As the fate of a comprehensive 2013 immigration reform bill hangs in the balance in the House, more Americans say the Democrats’ views on the issue closely resembles their own. Neither party, though, enjoys a 51 percent majority support from Americans on the issue.
A new poll from Gallup found that 48 percent of American adults prefer the Democratic approach to immigration reform while 36 percent favor the Republicans’ view. Under a Democratic approach, the nation’s current 11 million undocumented immigrants would be given a path to citizenship taking at least 13 years. In order to ease concern about border security, that plan, which passed the Senate last month in a 68-32 vote, would double the number of border patrol agents in the South to 40,000 and add another 700 miles of fencing. Republicans do not support a special pathway to citizenship but rather take an enforcement-first approach to the issue.
Moreover, minority groups overwhelmingly say their views on immigration reform align more with Democrats, while whites are almost evenly divided. Gallup data shows that 60 percent of Hispanics and 70 percent of blacks say Democratic views closely match their own views. Only 26 percent of Hispanics and 14 percent of blacks prefer the Republican approach. Among whites, 42 percent prefer the Republicans’ view compared with 41 percent who favor Democrats. The only age group whose majority supports Republicans’ policies on the issue was those 50 and older.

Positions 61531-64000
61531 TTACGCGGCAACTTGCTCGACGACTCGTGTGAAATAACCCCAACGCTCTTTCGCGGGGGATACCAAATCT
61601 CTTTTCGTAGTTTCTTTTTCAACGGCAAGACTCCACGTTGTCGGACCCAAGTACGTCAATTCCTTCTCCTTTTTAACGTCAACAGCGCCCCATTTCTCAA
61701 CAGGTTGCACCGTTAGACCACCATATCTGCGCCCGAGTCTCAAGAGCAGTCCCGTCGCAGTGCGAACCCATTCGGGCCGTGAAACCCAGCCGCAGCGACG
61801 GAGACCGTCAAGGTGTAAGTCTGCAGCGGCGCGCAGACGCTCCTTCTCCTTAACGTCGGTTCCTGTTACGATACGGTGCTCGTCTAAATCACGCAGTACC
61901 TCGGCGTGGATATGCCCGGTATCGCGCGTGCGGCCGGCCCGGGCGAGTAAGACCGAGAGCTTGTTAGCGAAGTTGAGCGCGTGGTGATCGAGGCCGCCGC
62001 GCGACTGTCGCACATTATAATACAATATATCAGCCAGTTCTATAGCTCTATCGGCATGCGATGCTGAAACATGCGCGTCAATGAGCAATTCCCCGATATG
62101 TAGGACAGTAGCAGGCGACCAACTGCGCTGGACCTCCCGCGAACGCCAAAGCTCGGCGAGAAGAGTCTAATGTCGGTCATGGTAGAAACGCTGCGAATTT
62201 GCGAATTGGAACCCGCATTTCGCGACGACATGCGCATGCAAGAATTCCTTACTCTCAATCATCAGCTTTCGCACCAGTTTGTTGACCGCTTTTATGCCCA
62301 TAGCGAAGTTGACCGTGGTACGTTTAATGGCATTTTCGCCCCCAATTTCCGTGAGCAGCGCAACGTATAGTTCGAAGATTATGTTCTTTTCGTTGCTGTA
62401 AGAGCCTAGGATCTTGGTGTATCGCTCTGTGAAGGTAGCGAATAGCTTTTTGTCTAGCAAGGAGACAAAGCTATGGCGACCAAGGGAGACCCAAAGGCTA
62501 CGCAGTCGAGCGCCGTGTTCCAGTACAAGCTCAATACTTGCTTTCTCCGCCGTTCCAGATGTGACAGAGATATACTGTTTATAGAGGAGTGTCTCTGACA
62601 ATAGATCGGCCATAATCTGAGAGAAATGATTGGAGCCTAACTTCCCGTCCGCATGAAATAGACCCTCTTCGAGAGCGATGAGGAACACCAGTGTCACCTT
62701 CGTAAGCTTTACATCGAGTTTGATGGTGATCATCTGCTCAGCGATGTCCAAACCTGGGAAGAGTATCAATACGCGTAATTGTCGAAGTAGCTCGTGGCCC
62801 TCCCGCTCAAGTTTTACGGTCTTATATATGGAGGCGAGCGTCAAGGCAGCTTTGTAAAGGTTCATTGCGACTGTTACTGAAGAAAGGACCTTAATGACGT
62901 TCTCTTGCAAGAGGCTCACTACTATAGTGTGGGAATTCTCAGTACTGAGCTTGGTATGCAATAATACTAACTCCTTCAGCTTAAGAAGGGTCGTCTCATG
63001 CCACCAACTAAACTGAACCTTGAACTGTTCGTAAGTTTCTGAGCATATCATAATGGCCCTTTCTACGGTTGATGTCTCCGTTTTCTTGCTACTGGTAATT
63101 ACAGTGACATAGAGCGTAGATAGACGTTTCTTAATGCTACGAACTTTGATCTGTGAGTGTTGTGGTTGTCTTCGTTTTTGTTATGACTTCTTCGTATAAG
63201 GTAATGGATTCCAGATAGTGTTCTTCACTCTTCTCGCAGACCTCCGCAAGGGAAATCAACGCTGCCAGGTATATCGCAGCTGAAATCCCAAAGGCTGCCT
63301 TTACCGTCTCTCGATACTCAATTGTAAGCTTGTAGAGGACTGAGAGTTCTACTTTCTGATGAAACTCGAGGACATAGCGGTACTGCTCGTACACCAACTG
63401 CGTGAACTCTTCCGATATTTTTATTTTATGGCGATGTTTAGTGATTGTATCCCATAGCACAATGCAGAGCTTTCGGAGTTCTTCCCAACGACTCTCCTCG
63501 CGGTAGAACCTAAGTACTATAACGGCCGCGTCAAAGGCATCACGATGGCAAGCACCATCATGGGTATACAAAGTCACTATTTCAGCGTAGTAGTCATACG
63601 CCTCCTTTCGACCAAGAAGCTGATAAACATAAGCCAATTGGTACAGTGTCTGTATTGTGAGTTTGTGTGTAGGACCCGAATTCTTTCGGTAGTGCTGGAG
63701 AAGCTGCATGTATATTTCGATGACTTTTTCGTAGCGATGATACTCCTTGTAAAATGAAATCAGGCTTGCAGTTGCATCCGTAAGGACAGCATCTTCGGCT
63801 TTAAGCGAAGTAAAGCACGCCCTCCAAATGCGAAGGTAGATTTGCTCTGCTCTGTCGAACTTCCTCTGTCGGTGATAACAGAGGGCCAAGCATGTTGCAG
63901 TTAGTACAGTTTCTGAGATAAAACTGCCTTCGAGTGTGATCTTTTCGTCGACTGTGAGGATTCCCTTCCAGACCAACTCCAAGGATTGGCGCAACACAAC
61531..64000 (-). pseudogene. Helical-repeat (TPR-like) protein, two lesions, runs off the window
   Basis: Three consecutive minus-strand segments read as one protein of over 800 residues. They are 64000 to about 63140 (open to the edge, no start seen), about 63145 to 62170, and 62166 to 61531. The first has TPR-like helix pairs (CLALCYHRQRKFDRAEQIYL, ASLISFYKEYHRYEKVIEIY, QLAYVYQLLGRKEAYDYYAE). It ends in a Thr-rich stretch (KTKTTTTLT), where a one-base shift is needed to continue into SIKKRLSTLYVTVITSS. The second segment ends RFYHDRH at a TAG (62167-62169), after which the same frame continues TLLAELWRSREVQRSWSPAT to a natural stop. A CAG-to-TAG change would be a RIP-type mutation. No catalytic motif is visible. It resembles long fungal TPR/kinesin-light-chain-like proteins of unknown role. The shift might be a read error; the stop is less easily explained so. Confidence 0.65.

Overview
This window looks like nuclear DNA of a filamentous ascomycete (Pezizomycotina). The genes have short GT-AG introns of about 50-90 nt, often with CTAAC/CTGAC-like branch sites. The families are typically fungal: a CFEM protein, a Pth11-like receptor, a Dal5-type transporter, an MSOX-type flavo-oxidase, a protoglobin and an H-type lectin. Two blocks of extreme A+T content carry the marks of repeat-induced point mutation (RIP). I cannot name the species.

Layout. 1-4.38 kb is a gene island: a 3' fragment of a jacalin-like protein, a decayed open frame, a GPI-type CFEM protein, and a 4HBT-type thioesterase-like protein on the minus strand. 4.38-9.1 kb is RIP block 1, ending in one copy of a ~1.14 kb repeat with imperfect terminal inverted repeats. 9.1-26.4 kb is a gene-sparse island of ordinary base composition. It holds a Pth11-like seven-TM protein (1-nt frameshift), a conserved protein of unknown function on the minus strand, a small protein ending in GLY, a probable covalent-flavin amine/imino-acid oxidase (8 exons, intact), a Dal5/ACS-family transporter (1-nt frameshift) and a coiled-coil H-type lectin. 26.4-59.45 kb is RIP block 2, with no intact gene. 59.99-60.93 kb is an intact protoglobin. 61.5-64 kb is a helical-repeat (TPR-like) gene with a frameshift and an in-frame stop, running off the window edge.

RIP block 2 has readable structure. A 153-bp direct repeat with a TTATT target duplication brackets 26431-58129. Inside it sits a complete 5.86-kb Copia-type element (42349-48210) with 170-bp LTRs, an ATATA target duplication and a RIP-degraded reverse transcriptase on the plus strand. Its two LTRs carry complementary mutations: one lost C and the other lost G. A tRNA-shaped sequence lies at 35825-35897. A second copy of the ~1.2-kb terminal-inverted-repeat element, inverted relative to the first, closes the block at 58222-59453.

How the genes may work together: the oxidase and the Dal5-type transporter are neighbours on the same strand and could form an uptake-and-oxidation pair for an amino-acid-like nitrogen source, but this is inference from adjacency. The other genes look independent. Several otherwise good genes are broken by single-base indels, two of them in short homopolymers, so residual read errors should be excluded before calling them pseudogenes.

The Gallup survey of 4,373 people between June 13 and July 5 included interviews with 1,000 Hispanics, 1,010 non-Hispanic blacks and 2,149 non-Hispanic whites.
Take a look below:
Similarly, in a different Gallup poll, conducted between Jan. 3 and June 27, researchers found that Hispanics of all ages are leaning more toward Democrats, and are in fact twice as likely to identify as such. This was based on an analysis of 7,901 Hispanics.
This is what it looks like with independents added to the mix:
This is what it looks like without independents assigned to either party:
Laura is a U.S. politics reporter for the International Business Times. She was always fascinated by the BBC World News each morning on the radio in Jamaica. That, and a love...